Offering hand up to homeless
Event aims to help people on path toward employment
Mneeded a suit. The 43-year-old has been job hunting for six months, but he’s heard a friend of a friend could be hiring soon. Hoping for an interview, Young headed to a resource fair at Cashman Center on Tuesday.
Young browsed through racks of donated clothing and settled on a blue shirt, gold tie and brown pants. It took a little longer to find a jacket that would fit his wide-shouldered frame.
“You want to be presentable,” he said. “They say your first impression is the best impression.”
Young was among thousands of people who attended Project Homeless Connect, an annual event that serves as a meeting place for more than 150 service providers and people who are homeless or at risk of living on the streets.
Spread across the sprawling event center floor were stations for free haircuts, clothing and job training. Medical, dental and vision care were provided as well.
Aarion Franklin, 26, came Tuesday morning hoping to find a place to live.
Since then, the health district has received notifications of the illness among guests who left Las Vegas and were diagnosed in their hometowns, according to Kimberly Hertin, the health district’s disease surveillance supervisor. The timing of those exposures is not clear, so the district leaves the investigation open while those reports trickle in, she said.
In addition to the Legionnaires’ outbreak, an October report from the health district said there were 56 suspected cases of influenza-like Pontiac fever, a milder illness caused by the same bacteria, at the hotel, for a total of 92 confirmed or suspected cases related to the outbreak.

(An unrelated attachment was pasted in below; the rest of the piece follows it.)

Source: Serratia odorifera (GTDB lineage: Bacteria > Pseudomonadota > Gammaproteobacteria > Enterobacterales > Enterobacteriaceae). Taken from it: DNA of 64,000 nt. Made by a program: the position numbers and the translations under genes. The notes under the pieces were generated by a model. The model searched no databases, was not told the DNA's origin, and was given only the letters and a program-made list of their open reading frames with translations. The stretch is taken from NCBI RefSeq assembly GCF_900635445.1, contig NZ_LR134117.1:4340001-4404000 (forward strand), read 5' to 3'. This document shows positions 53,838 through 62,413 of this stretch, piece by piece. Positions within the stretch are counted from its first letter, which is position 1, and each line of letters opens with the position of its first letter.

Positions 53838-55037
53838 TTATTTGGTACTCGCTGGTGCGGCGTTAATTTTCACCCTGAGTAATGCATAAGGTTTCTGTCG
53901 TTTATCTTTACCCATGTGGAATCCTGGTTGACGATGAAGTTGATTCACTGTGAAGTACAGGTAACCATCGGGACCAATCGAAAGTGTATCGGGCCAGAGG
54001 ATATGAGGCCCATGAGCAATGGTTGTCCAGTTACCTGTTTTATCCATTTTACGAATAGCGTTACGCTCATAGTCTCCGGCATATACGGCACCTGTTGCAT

Rio staff launched a third disinfection procedure on Nov. 3 as a precaution. All recent tests of the hotel’s water systems showed low or no presence of the Legionella bacteria, and guests are not currently at risk for infection, Cole confirmed.
Results from the latest disinfection will be available by the end of the month, Cole said.
Jennifer Forkish, a spokeswoman for Caesars Entertainment Corp., which owns the Rio, said the hotel-casino is handling customer concerns related to the outbreak “promptly and confidentially.”
Legionnaires’ disease spreads when water droplets in the air containing the Legionella bacteria are inhaled, usually around showers, hot tubs, sinks and water fountains.
The disease presents as pneumonia and includes symptoms such • High fever • Chills • Cough • Muscle aches • Headaches Other types of pneumonia have similar symptoms. You will probably need a chest X-ray to diagnose the pneumonia. Lab tests can detect the specific bacteria that cause Legionnaires' disease.
Most people exposed to the bacteria do not become sick. You are more likely to get sick if you:
• Are older than 50
• Have a chronic lung disease
• Have a weak immune system as high fever and cough. Prompt treatment with antibiotics usually cures Legionnaires’ disease, but if left untreated it can be fatal.
Contact Jessie Bekker at jbekker@ reviewjournal.com or 702-380-4563. Follow @jessiebekks on Twitter.
Las Vegas Review-journal @rookie__rae Volunteer Norma Slavish hugs Antoine Phillips at Project Homeless Connect, a service and resource fair for people who are homeless or at risk, on Tuesday at Cashman Center. Slavish was Phillips’ navigator through the different services.
Julia Keogh cuts the hair of Joy Simon at Project Homeless Connect at Cashman Center on Tuesday.